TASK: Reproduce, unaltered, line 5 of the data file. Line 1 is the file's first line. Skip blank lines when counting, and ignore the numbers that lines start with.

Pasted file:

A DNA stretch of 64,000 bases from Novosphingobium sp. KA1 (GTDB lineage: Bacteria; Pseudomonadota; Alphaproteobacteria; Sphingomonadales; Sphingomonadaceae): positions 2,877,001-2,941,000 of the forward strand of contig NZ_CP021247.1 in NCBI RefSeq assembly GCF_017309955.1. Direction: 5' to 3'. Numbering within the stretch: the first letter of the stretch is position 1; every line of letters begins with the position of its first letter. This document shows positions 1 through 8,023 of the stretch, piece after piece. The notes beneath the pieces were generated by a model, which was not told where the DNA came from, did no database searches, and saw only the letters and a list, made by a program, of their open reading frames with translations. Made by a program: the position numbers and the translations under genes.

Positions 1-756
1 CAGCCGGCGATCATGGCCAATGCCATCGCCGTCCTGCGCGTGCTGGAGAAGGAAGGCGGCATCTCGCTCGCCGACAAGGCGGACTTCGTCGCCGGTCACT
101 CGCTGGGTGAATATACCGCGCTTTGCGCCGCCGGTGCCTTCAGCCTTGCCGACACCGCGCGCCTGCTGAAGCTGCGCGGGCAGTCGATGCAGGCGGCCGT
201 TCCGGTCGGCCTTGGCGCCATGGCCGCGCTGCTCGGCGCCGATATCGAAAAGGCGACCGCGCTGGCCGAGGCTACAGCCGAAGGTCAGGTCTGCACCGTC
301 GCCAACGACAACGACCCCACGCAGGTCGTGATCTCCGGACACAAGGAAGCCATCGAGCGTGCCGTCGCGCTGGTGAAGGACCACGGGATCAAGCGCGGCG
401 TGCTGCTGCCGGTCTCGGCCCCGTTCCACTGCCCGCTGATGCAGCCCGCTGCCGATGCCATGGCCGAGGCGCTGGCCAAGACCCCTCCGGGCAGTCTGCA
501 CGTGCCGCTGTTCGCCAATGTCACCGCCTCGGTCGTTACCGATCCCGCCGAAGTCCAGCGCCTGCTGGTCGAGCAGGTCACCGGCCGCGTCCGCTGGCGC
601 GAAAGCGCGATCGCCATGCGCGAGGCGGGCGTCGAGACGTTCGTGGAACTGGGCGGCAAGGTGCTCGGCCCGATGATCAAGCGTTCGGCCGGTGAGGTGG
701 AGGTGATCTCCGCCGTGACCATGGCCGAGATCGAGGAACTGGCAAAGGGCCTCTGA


201 TCCGGTCGGCCTTGGCGCCATGGCCGCGCTGCTCGGCGCCGATATCGAAAAGGCGACCGCGCTGGCCGAGGCTACAGCCGAAGGTCAGGTCTGCACCGTC